Chairman of the Federal Communications Commission Julius Genachowski is getting serious about his agency’s commitment to wider adoption of broadband.
At an FCC broadband forum earlier this week, Genachowski said a comprehensive broadband policy is a “BFD,” according to a report in The Hill.
From there, Genachowski focused his remarks on reducing inefficiency and burdensome regulations that often slow the wider adoption of broadband technology, he said.
He later told The Hill local and state regulations often hinder deployment: for example, the requirement that telecom companies get the “regulatory OK” before deploying equipment, such as cell towers.
The chairman also tied FCC’s scaling back of regulations to wider efforts by the Obama administration, saying his agency’s plans were “consistent with the principles of looking carefully at regulatory barriers [and the] benefits and burdens of regulation in this area,” The Hill reported.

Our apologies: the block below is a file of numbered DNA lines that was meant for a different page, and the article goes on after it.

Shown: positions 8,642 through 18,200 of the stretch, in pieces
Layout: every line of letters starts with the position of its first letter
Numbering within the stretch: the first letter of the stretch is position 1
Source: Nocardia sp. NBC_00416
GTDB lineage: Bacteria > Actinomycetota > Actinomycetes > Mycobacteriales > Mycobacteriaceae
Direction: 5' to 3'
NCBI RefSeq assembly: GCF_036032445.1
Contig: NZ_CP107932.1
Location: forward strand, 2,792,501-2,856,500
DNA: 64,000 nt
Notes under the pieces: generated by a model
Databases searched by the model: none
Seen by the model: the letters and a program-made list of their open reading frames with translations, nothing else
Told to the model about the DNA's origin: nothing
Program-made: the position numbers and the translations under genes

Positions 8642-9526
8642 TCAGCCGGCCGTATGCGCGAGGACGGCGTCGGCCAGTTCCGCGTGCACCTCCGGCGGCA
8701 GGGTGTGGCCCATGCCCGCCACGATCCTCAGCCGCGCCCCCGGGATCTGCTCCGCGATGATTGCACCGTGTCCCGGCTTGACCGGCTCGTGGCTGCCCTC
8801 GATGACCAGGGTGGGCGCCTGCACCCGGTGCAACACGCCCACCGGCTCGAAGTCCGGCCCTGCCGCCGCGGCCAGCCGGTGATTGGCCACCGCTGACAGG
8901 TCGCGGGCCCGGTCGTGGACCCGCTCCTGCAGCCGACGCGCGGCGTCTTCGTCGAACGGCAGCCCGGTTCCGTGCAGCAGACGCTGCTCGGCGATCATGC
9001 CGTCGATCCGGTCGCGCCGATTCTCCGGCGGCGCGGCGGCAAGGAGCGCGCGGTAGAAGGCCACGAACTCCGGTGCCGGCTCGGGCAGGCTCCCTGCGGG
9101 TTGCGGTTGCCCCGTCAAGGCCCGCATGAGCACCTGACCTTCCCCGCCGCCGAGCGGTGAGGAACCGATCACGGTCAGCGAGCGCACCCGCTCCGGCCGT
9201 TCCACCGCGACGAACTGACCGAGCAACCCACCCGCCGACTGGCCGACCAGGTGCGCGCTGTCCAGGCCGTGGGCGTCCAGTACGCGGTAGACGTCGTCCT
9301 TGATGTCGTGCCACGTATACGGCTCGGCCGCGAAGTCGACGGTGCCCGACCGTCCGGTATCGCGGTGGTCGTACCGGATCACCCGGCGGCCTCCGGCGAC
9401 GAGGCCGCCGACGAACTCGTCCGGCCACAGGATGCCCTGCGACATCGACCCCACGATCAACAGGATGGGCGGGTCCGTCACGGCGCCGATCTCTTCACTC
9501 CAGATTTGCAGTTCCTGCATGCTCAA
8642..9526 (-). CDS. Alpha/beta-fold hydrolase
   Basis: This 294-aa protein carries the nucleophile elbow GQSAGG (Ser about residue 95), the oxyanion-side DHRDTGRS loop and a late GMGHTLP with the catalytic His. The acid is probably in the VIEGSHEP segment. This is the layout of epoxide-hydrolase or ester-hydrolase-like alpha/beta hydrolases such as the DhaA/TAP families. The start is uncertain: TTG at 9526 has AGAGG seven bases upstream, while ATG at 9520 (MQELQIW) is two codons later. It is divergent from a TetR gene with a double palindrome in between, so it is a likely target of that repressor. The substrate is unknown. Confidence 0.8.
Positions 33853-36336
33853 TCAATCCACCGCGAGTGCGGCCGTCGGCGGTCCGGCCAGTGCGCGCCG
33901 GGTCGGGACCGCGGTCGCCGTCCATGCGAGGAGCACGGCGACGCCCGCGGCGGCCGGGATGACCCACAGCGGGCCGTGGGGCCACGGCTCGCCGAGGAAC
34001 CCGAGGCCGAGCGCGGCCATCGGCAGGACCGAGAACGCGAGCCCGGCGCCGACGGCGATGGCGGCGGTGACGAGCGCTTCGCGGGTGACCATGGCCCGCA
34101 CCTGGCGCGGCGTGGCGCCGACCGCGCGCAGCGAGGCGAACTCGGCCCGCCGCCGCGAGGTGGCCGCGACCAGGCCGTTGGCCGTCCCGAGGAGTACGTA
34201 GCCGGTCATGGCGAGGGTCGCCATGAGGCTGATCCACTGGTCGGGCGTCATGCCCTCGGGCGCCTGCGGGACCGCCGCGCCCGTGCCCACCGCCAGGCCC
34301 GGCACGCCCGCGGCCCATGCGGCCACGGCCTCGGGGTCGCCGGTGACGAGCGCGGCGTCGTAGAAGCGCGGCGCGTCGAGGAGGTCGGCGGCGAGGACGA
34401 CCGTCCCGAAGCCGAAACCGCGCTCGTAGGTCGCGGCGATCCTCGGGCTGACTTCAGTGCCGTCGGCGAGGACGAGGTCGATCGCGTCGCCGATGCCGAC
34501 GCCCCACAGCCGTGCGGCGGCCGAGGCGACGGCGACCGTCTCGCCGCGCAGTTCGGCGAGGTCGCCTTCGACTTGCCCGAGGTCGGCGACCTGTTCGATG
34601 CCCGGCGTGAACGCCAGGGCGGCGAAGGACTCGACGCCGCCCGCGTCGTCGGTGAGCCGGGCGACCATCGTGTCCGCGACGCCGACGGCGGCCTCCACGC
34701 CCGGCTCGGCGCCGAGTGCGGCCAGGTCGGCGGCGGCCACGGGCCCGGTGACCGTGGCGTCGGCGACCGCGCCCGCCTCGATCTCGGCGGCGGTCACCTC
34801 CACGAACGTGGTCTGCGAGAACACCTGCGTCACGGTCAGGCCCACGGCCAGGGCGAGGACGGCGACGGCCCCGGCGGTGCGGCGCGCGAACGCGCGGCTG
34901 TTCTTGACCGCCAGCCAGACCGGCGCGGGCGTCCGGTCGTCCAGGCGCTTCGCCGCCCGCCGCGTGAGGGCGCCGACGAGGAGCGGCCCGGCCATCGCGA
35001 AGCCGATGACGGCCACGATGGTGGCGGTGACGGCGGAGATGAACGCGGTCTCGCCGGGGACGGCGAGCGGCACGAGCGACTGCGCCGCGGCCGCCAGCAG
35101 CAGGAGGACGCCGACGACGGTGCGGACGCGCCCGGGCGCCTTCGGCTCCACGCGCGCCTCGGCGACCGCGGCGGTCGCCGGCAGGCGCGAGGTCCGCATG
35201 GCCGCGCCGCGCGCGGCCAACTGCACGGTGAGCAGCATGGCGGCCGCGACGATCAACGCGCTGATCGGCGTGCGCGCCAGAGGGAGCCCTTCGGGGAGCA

Meanwhile, he also announced the creation of an FCC task force to find ways to remove barriers, including regulatory ones, to broadband development.
The goal is to reduce the time it takes to develop and deploy broadband by 20 percent, according to a FierceWireless report.
In other broadband news, FCC will also vote soon on what FierceWireless called “potentially far-reaching reforms,” to the Universal Service Fund. The original premise of the $8 billion programs was to provide telecommunications services to rural areas. But, FCC could vote to change the mission to one of broadband deployment more generally.